How Getting Fired Taught Me To KonMari My Career
by Jody Allard
Getting fired didn’t feel like a blessing when it happened. I’m a single mother without a safety net: Losing work is the difference between feeding my family a dinner of steak and potatoes or beans and rice.
Oh, who am I kidding? The most we can hope for is a nice casserole. There’s no steak on this dinner table even at the best of times.
I knew my job wasn’t working long before they fired me. Every Sunday night, a pit of unease gnawed a hole inside my stomach at the thought of getting back to work on Monday morning. I told myself I should quit. Life’s too short to spend it doing something you hate, I often reminded myself. But, almost as quickly as the thought came, I remembered it’s also too short to have bare cupboards and a mailbox full of pink and yellow past due and utility shut off notices.
But, almost as quickly as the thought came, I remembered it’s also too short to have bare cupboards and a mailbox full of pink and yellow past due and utility shut off notices.
I’ve never been a fan of clutter. When I stumbled across the KonMari method of organizing, it was like coming home. The idea of ridding my life of excess baggage and weight, and surrounding myself only by what sparked joy resonated with me. I eagerly applied it to my closets and drawers, and even my life, but I hesitated to allow myself the luxury of finding a job that sparked joy. Others could, sure, but not me. I have bills to pay and mouths to feed, and I don’t have the luxury of loving my job. Or at least that’s the lie I told myself.
After I got the email that fired me, I submerged my fear and pain — and a niggling sense of betrayal — in lightly rose-scented bath water and waited for the storm to pass. I knew it would feel better someday, eventually, but not today. Today was reserved for feeling every last drop of misery. I was going to take to my bed in a deep Victorian depression and never come out, I declared.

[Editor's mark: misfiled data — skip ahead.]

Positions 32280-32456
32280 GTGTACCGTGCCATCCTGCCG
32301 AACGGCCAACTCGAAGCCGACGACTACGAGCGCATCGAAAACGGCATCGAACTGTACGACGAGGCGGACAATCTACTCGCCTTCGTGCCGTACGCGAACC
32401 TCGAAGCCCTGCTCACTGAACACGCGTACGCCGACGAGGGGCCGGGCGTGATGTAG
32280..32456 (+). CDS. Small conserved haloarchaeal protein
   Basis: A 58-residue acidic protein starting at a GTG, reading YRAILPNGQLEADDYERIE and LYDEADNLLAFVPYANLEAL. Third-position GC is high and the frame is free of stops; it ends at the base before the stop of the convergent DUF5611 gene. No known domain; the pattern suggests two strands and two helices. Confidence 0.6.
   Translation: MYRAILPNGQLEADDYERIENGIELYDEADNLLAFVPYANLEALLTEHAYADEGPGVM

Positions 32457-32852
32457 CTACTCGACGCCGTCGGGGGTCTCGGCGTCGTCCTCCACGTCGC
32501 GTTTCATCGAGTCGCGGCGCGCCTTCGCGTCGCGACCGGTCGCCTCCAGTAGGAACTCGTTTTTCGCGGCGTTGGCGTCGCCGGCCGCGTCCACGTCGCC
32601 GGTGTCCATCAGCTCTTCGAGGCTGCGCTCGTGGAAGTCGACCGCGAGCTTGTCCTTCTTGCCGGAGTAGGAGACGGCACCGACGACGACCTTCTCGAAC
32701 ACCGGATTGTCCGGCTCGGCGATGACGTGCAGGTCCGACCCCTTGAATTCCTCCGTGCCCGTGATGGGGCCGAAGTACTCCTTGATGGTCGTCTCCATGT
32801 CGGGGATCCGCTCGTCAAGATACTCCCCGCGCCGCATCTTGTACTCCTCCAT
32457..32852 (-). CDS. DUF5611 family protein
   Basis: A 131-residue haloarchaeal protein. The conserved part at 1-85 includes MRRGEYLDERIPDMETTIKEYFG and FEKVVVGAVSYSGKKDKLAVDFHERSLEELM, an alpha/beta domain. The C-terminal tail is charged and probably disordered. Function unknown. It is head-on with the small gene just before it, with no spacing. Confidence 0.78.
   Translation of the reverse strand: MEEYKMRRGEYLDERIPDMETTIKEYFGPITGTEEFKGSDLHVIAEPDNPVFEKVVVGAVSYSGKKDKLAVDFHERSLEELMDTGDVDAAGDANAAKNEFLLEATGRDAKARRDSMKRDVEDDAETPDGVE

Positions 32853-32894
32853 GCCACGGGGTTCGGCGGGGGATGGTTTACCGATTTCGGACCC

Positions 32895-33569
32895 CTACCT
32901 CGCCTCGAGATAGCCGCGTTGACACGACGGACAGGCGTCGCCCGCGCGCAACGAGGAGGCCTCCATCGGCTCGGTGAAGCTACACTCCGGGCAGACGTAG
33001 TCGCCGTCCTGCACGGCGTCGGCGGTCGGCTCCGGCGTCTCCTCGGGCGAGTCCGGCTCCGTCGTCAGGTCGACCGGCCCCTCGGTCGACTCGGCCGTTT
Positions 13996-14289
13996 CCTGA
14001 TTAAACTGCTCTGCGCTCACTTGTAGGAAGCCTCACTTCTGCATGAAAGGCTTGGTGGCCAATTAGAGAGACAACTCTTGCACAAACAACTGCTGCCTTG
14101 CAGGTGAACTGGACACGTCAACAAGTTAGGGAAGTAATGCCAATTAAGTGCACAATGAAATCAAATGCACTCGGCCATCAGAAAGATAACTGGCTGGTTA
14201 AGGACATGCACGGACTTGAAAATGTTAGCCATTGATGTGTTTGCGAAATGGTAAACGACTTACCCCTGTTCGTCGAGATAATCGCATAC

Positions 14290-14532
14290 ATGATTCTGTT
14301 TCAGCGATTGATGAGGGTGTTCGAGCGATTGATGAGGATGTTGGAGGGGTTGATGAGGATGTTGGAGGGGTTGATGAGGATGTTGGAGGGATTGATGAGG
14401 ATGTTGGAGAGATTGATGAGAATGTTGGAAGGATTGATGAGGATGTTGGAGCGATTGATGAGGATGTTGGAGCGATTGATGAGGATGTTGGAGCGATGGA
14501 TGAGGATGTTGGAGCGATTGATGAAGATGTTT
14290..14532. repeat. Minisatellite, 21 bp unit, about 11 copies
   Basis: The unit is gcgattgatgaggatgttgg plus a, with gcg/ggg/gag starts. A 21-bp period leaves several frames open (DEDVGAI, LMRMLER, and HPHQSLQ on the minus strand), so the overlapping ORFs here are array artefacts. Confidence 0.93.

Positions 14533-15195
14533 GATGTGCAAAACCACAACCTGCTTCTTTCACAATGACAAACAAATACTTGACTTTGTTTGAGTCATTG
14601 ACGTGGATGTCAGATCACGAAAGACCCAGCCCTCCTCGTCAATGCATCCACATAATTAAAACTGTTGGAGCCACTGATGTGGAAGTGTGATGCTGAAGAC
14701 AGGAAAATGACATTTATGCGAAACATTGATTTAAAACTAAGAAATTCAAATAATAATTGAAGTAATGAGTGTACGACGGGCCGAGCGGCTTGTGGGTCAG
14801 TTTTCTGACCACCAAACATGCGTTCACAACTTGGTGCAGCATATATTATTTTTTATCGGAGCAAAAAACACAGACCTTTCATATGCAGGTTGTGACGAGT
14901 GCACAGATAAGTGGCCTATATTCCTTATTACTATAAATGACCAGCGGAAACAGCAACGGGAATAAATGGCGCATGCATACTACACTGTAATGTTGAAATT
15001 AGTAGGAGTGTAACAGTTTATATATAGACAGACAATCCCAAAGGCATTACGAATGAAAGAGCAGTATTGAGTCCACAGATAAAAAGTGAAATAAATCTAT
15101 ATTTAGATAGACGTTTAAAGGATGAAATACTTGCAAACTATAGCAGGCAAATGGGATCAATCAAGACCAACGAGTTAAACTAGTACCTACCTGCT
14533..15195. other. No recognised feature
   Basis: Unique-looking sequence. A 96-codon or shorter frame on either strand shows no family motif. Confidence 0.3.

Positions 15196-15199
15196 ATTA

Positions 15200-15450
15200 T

Today was reserved for feeling every last drop of misery. I was going to take to my bed in a deep Victorian depression and never come out, I declared.
My anguish didn’t last forever. Long after the bath water turned cold, I emerged shaky and frightened, but with plans in place for finding a new job. I scoured my social media networks for opportunities, and I swallowed my pride and let my peers know that I needed a new job fast.
I scored an interview the next business day and I was hired on the spot — at double the pay rate. Maybe we will eat steak sometimes after all. Maybe now I will feel joy when I write again and spend my Sunday evenings at peace with the work I do.
It never dawned on me to look for another job to replace the one that left me feeling anxious before I got fired. I was so busy focusing on the tight-rope walk of the present that my options seemed binary — black and white, stay or go, with nothing in between.
I was so busy focusing on the tight-rope walk of the present that my options seemed binary — black and white, stay or go, with nothing in between.
I was right that I didn’t have the luxury of quitting without having another job lined up, but I should’ve hustled my way into something I loved long before I got fired from the one I didn’t.
Even I, a single mother with too many kids and too many bills, deserves to find a spark of joy in my work.